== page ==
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A friend of mine, Jakub Marian, developed a coordinate free notation in calculus in his bachelor thesis: Alternative mathematical notation and its applications in calculus He was pretty good so there should be very good ideas.

I am looking at it now and he only treats calculus of 1 variable! You can do the case of $n$-variables yourself :-)

A crucial role is played by the identity function $\iota(x) = x$ which he uses to write compositions efficiently; e.g., the simple expression $(\iota^3+\iota^2 + \iota)\circ(\iota^3 + 2\iota)\circ(\iota^2 + 8\iota + 4\iota^2)$ in his notation corresponds to a crazy polynomial in the variable $x$. He views $\lim_a$ as an operator on functions (he uses the "undefined" symbol $\Omega$ if the limit does not exist). He has the "difference quotient with step $h$" operator $\Delta_h$ and defines "indefinite sums with step $h$" as $\sum_h = (\Delta_h)^{-1}$ (defined up to the set of $h$-periodic functions). Based on this, he develops a theory of the derivative $\partial$ and the integration $\int$ (in the sense of an inverse to $\partial$) and rewrites the classical theorems in this notation. He illustrates at many places how his notation simplifies some computations.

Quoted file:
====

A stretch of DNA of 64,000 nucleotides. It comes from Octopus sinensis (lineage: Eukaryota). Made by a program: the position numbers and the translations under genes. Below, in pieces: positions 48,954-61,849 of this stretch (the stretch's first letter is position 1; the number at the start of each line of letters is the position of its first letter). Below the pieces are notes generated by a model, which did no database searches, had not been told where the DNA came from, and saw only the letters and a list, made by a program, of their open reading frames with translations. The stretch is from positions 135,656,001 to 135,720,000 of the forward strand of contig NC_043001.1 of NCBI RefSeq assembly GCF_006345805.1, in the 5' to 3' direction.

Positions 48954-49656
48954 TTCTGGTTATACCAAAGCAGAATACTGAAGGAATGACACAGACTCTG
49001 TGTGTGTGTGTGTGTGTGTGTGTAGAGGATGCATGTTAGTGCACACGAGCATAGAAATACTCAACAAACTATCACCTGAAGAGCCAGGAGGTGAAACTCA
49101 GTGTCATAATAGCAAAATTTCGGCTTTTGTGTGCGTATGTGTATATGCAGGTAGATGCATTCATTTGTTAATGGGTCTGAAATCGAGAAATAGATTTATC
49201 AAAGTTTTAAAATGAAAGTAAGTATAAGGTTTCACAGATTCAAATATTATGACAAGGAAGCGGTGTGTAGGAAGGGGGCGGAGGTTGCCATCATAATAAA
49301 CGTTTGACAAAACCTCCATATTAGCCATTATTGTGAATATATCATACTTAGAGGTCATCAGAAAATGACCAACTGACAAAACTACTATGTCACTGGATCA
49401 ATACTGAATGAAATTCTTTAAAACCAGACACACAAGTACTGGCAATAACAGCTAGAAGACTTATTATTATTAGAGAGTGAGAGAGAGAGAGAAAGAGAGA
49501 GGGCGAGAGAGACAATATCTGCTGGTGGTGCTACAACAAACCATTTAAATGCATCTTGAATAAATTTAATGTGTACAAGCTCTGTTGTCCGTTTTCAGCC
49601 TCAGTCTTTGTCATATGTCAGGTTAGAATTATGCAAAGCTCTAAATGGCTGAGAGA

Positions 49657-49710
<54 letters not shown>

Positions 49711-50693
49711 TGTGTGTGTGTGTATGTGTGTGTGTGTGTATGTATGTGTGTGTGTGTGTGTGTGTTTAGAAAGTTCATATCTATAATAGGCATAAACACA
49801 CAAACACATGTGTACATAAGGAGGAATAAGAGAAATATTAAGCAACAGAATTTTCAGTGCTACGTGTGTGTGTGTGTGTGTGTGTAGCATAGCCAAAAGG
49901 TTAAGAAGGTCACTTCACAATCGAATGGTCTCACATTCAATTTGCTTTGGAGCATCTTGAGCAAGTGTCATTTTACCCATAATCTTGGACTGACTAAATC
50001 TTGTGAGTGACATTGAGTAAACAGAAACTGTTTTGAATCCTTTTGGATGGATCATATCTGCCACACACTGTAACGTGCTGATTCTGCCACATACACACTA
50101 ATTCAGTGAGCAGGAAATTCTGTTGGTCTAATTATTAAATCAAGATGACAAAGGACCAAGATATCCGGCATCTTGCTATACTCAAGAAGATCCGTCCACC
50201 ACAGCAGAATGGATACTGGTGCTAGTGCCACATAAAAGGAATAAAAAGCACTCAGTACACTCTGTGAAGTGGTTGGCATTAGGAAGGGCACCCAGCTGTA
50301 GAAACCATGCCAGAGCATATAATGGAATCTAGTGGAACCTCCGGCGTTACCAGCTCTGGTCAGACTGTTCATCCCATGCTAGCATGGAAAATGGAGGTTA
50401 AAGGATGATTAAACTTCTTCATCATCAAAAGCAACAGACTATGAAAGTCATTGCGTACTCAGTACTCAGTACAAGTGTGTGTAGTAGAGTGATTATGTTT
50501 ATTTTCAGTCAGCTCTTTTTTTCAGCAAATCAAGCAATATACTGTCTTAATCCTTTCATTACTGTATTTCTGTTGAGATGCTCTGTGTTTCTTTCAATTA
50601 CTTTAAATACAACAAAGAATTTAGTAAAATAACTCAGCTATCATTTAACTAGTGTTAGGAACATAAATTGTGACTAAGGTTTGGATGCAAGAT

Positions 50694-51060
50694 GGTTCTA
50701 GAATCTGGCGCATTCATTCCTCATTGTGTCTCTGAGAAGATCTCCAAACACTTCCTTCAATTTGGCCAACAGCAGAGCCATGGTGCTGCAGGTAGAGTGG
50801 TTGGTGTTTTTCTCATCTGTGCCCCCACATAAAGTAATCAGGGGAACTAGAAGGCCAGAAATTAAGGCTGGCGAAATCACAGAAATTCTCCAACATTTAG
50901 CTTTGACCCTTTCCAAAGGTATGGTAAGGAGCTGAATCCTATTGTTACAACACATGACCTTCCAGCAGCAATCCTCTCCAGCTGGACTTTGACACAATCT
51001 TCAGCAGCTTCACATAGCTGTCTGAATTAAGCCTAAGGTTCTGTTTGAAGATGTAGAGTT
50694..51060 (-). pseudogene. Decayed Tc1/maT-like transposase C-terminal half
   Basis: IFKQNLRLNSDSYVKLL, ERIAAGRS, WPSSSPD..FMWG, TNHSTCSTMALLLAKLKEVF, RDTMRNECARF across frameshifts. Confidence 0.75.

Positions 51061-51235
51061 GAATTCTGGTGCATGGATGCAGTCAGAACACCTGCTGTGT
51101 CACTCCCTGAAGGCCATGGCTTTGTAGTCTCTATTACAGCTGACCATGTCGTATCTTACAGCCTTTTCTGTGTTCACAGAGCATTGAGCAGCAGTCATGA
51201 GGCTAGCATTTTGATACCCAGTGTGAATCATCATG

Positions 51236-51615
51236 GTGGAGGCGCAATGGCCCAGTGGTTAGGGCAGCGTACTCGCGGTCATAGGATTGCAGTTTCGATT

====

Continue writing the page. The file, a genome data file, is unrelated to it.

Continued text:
However, I can not imagine any real application of it in the sense of gathering more information about spaces of functions, etc. On the other hand, I was once thinking of using similar abstractions when I was supposed to compute some crazy integrals in my research and had the suspicion that there is a hidden structure which I just didn't see when looking at the crazy coordinate expressions. Such notation is also better if you communicate with a machine; e.g., from my experience, Mathematica and Haskell think about expressions in this way. It is probably very much related to $\lambda$-calculus but I am not an expert on that.